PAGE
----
Meanwhile, Fox has indeed been using the outcome to “damage to the reputation of our legal system”, via a series of bitter social media posts and and self-pitying video monologues made from the back of a car. In particular, he complains that the judge had failed to define the meaning of “racism”, and that it therefore is a meaningless term that he is now free to deploy against others. Thus he addresses Thorp:

Racist as a term now means nothing.

So actually, I won.

He followed this up with a post calling her a racist (1).

This is a wild compensationary extrapolation, but it reflects Fox’s apparent inability or refusal to understand that meaning arises out of context (also seen, for example, in his belief that “Aussie” and “Paki” are equivalent abbreviations), even though this is why Thorp’s claim failed and the others didn’t.  He also misrepresents the basis for the judge’s reasoning. As discussed by Sunder Katwala:

Fox has misunderstood the judgment. He attributed serious changes in reputation (eg loss of agent) to a couple of specific tweeters. The judgement shows his reputation (agent, public, media) was very different long before that owing to his penchant for controversy.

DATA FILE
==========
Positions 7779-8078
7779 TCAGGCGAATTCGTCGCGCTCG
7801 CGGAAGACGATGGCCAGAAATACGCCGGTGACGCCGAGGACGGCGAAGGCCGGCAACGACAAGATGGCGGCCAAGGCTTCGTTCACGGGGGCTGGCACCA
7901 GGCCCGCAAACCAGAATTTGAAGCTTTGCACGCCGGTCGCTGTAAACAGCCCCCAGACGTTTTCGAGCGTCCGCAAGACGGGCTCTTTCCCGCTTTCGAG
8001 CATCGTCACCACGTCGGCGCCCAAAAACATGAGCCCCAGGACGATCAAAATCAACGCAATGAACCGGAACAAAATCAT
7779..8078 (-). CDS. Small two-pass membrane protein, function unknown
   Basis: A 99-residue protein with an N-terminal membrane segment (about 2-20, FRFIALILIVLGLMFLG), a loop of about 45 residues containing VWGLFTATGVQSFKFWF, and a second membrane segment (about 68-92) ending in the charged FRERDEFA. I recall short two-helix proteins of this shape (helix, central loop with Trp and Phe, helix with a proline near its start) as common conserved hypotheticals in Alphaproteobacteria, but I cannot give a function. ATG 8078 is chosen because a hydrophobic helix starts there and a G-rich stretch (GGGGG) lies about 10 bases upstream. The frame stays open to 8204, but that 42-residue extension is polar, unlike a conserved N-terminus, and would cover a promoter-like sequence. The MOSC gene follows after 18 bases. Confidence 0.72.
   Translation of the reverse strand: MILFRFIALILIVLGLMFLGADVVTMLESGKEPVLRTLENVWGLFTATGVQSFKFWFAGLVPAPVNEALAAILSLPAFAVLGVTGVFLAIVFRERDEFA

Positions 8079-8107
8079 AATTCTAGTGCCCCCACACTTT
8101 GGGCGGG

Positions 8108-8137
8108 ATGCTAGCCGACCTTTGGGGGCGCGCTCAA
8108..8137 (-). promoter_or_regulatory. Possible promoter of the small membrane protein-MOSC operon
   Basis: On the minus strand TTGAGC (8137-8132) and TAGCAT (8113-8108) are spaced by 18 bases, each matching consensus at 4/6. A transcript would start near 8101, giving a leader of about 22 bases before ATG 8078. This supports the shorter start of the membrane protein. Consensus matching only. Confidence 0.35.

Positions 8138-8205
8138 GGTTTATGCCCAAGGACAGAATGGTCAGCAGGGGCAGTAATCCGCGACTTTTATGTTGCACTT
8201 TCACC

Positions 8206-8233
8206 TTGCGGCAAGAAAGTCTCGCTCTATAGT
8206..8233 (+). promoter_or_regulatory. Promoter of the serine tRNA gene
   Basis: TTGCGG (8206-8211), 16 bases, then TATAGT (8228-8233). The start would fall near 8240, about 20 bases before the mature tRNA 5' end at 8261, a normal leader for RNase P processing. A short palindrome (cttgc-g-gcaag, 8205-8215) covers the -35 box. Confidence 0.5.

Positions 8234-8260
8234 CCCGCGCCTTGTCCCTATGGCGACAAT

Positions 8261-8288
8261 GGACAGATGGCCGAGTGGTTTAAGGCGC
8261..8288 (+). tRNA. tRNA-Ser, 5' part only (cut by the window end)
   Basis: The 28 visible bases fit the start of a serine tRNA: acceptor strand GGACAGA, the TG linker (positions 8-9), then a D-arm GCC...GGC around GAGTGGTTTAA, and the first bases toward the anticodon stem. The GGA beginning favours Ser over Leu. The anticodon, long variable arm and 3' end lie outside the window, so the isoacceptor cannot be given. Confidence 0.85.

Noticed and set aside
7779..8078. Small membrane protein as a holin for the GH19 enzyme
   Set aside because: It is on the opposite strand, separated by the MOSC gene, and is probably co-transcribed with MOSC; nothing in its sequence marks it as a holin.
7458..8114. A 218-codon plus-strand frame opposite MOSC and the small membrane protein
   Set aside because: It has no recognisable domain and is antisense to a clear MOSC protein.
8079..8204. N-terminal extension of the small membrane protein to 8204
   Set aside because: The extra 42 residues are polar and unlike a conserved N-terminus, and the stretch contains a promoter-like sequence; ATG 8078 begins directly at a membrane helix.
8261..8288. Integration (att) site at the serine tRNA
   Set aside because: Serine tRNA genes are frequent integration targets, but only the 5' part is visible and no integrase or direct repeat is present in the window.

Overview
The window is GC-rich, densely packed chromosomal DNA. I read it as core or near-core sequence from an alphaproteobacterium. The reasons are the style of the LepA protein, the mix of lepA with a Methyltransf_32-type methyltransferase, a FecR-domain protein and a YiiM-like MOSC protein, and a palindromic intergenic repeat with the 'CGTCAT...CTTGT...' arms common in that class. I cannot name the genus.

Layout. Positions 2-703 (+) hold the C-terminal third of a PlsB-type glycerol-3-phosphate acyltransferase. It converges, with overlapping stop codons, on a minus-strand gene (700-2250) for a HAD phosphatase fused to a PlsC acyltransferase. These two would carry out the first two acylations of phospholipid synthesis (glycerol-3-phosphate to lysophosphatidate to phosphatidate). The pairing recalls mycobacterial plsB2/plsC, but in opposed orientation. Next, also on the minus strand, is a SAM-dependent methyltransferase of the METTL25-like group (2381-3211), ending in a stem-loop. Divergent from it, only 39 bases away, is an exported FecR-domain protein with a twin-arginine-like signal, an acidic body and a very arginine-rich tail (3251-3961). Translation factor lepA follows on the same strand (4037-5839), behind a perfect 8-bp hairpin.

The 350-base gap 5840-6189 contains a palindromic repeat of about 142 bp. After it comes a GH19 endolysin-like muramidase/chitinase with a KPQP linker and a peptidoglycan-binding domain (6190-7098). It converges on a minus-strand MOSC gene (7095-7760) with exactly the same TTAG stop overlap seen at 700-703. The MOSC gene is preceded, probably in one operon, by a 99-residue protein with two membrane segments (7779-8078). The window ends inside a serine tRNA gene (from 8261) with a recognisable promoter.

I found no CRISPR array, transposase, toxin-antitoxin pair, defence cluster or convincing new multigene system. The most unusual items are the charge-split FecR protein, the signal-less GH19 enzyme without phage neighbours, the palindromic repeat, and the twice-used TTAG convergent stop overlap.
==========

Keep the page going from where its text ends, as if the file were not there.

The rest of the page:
Fox needed to sue many more people earlier in the reputation shift.

Fox himself uses “racist” incessantly, eg for Sainsbury’s marking black history month/taking knee. He says this is key to free political expression. But he also now wants some kind of court ruling to define it

If you want to risk calling Laurence Fox (or Farage, Starmer, Corbyn, Sadiq Khan, Lammy, Braverman, Johnson, Southgate, Rashford or Katwala racist) + are asked to defend it legally, need either “fair comment, reasonably held” or “substantively true”. Fox case failed before that.

Fox seeks to defend as free expression statements like “most anti-racists are racist” about his specific political/ideological opponents & many EDI programmes) while seeking legal protection against other people describing any of his own statements as “racist” as honest opinion.